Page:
I hope this information is of use to those making fuigo for their forge. I took a complete set of measurements and drawings in metric which I’d like to draw up into a set of plans. Let me know if you have any questions, I’ll do my best to answer.

Sen and Sen-Dai for Hand Scraping Saws

 

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This is going to be a post with a lot of pictures, hopefully it won’t take forever to load on your web browser. To start, a method for measuring saw plate thickness, basically a red-neck deep throat dial micrometer using a drill press. By setting the zero on the dial to the thinnest parts of this saw I could write the deviation in thousandths directly on the plate, a grid of numbers. Supposedly this kind of saw plate variation of thickness for western panel saws is unusual, but it offers me a good opportunity to discuss the Japanese tools used to hand thickness nokogiri.

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With the grid of the saw mapped I built up a topographical map to better visually represent the variation in thickness. After all, if you’re going to scrape a saw evenly you need to know where to take off metal. This saw already went through quite a bit of hammer straightening, but the problems with the uneven thickness of the plate are making it difficult to get that last 10% of straight. The normal fashion for gauging proper thickness on Japanese saws is to bend the saw and observe the curve, and I can attest that this is, with appropriate experience a la Yataiki, an extrememly accurate way to thickness saws to within a thousandth of an inch, based on some of his saws that I have looked at with the dial micrometer.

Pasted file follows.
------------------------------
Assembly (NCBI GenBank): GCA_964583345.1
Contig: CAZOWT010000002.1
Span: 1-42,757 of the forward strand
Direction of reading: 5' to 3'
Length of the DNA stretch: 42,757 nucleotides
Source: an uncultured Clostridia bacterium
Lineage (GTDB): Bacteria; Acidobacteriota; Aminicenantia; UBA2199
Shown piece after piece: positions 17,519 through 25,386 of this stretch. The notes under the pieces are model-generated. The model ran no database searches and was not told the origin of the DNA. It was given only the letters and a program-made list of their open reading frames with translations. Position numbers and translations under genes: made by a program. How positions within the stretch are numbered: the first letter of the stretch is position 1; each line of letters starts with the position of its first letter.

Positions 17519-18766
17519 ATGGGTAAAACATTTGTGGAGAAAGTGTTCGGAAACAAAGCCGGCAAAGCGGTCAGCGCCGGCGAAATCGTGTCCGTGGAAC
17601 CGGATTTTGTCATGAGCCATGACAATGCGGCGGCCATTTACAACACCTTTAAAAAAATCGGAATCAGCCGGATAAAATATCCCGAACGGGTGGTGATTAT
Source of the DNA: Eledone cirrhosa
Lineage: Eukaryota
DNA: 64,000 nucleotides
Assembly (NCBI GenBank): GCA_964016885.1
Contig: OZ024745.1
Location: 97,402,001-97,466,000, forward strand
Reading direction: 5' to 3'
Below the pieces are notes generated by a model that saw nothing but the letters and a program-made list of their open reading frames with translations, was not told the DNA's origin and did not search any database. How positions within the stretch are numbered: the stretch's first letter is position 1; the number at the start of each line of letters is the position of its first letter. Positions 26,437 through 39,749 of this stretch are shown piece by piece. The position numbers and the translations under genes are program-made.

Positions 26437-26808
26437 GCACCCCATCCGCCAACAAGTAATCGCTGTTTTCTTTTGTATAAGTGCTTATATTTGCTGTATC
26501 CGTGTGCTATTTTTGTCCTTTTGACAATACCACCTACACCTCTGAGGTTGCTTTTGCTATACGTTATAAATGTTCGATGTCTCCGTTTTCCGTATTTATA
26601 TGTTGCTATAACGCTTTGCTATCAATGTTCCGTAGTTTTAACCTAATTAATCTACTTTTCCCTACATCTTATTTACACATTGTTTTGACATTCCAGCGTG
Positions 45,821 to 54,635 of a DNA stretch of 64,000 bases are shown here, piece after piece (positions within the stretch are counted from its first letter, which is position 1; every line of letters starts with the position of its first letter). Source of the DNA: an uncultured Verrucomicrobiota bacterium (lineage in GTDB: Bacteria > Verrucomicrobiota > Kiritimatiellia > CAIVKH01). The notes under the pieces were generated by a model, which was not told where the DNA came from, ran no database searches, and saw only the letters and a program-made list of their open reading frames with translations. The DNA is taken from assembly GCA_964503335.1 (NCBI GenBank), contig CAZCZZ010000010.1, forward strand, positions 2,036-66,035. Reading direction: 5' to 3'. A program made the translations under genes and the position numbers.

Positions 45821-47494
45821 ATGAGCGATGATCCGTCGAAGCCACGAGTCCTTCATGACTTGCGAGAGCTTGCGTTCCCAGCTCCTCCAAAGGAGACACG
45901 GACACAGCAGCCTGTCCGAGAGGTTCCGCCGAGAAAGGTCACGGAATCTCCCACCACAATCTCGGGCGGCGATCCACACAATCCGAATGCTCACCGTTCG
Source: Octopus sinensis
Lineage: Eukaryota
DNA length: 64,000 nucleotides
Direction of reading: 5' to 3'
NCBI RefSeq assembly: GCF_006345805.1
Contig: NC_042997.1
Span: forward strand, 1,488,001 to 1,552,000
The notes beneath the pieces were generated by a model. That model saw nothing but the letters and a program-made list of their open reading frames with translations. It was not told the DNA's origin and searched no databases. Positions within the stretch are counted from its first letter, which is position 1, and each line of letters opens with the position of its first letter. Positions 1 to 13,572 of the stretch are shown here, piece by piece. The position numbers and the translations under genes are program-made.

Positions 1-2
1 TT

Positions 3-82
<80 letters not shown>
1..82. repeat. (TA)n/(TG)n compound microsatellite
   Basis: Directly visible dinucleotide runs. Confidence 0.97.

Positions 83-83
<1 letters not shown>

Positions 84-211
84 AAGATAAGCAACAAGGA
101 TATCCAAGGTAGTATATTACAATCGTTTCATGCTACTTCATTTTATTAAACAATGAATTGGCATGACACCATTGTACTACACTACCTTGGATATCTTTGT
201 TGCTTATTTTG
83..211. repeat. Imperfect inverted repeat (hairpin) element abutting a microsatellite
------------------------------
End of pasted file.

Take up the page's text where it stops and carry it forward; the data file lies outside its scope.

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The tools used to scrape the saw plates are sen. You’ll find that these were once very common tools to all of the tool making blacksmith trades, including katana and kanna. Some of the sen pictured here are specialized for saw making, like the one at the very bottom of the frame, but there are others that could be used for hand scraping the ura (hollow) on the backs of Japanese chisels and kanna, or the flute on the sides of a katana.

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This particular set uses laminate construction with Swedish steel.

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And the final stage of scraping involves a lot of work hand burnishing the surface with a lot of pressure and elbow grease.